US Ratchets Up Pressure on Nord Stream 2

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Nord Stream 2 - Construction site receiving station

The US has imposed new sanctions against the Nord Stream 2 project to underline that it continues to oppose the 55 billion cubic meter per year gas pipeline from Russia to Germany. But the measures are too little, too late to stop the already-built pipeline from going ahead.

The sanctions, however, maintain the geopolitical pressure at a high level around Nord Stream 2, whose certification was put on hold by the German regulator last week. The pipe owner, Gazprom, is not giving in to opponents’ demands to send more gas to Europe via the Ukrainian transit route despite another Nord Stream 2 delay. The Russian state-run gas giant is keeping export flows restricted as Europe enters the winter with high spot prices of around $1,000 per thousand cubic meters.

US pressure on Germany and the EU to delay or dismiss the pipe’s technical and legal certification could prove to be more effective than sanctions to stop the project or limit its operational flows. Berlin, the key project backer, in July inked a deal with Washington to mitigate the pipeline’s impact on Ukraine as a key transit route for Russian gas to Europe.

But sanctions, including the latest, can hardly kill or delay the project for longer, as many critics in the US Congress have been calling on the Biden administration to do. They tend to target only Russian vessels and shipowners that have no foreign businesses and give waivers to German companies and individuals, as the Biden administration restores trans-Atlantic relations damaged during the Trump presidency.

US Imposes Sanctions

In a report to Congress, the Department of State imposed sanctions against two vessels and one Russia-linked entity, Transadria, involved in the Nord Stream 2 pipeline project, Secretary of State Anthony Blinken said in a statement on Nov. 22. Transadria will be sanctioned under the Protecting Europe's Energy Security Act (Peesa) introduced in late 2019 and amended in late 2020, and its vessel, the Marlin offshore support vessel, will be identified as blocked property, Blinken said without naming the other targeted vessel. Marlin was on Nov. 23 expected to arrive in St. Petersburg from Mukran, the German base port for Nord Stream 2 construction vessels.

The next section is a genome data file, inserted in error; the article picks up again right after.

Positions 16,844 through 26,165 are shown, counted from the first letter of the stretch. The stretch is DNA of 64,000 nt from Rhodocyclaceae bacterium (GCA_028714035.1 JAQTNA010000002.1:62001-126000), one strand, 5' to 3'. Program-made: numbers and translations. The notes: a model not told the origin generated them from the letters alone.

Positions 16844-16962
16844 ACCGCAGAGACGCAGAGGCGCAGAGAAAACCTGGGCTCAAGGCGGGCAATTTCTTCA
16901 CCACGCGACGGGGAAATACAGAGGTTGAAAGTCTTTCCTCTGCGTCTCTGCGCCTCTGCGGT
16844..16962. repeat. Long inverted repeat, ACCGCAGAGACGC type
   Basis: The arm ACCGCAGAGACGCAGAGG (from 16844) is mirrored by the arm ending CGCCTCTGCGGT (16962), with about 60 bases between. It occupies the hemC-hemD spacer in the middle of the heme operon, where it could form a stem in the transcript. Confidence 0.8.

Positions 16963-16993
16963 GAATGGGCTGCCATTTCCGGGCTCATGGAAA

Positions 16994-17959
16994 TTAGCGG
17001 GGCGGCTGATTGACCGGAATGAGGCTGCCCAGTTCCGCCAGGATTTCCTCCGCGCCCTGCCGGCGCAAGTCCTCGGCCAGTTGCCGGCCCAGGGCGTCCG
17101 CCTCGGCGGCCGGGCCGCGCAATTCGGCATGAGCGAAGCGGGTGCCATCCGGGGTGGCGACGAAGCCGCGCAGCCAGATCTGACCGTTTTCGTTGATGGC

With these new sanction targets, the US has now blacklisted eight persons and identified 17 of their vessels as blocked property pursuant to Peesa in connection with Nord Stream 2, Blinken said. Bloomberg reported citing a US source that another vessel, Blue Ship, which did rock placement for Nord Stream 2, was not sanctioned because it is owned by a company affiliated with the German government.

The US administration continues to oppose Nord Stream 2, including via sanctions, but also continues to work with Germany and other allies and partners to reduce the risks posed by the pipeline to Ukraine and frontline Nato and EU countries and “push back against harmful Russian activities, including in the energy sphere,” Blinken said.

Moscow regards the US sanctions as unlawful and inappropriate, “moreover in light of the strenuous efforts to revive the lost dialogue,” Kremlin spokesman Dmitry Peskov said on Nov. 23.

Restricted Gas Flows

With Nord Stream 2 launch likely to be delayed until mid-spring or even summer 2022, Gazprom might be forced to book more transportation capacity in Ukraine or in the Yamal-Europe pipeline across Poland, but for now it remains as reluctant as before.

Since Nov. 11, Gazprom has been using the Ukrainian transit to the full 109 million cubic meter per year capacity booked under a five-year transit deal (see graph), after more than a month of lower shipments, but still abstains from booking extra capacity like it did in periods of high demand during the past winter and in the spring.

Gas flows via Yamal-Europe now remain at around 28 million cubic meters per day, slightly below the 31 MMcm/d capacity booked for November. Gazprom did not book any Yamal-Europe capacity for December at a monthly auction, although it can still book weekly and daily capacity.

Despite President Vladimir Putin’s instructions to build up its storage in Germany and Austria, Gazprom is not injecting gas very actively. It even keeps withdrawing the gas from storage sporadically instead of booking more transportation capacity to cover demand. In the week from Nov. 15 to Nov. 22, it injected only a net 4.5 MMcm/d in four storage facilities in Germany — Rehden, Jemgum, Etzel and Katharina — and withdrew a net 1.1 MMcm/d from the Haidach storage in Austria.

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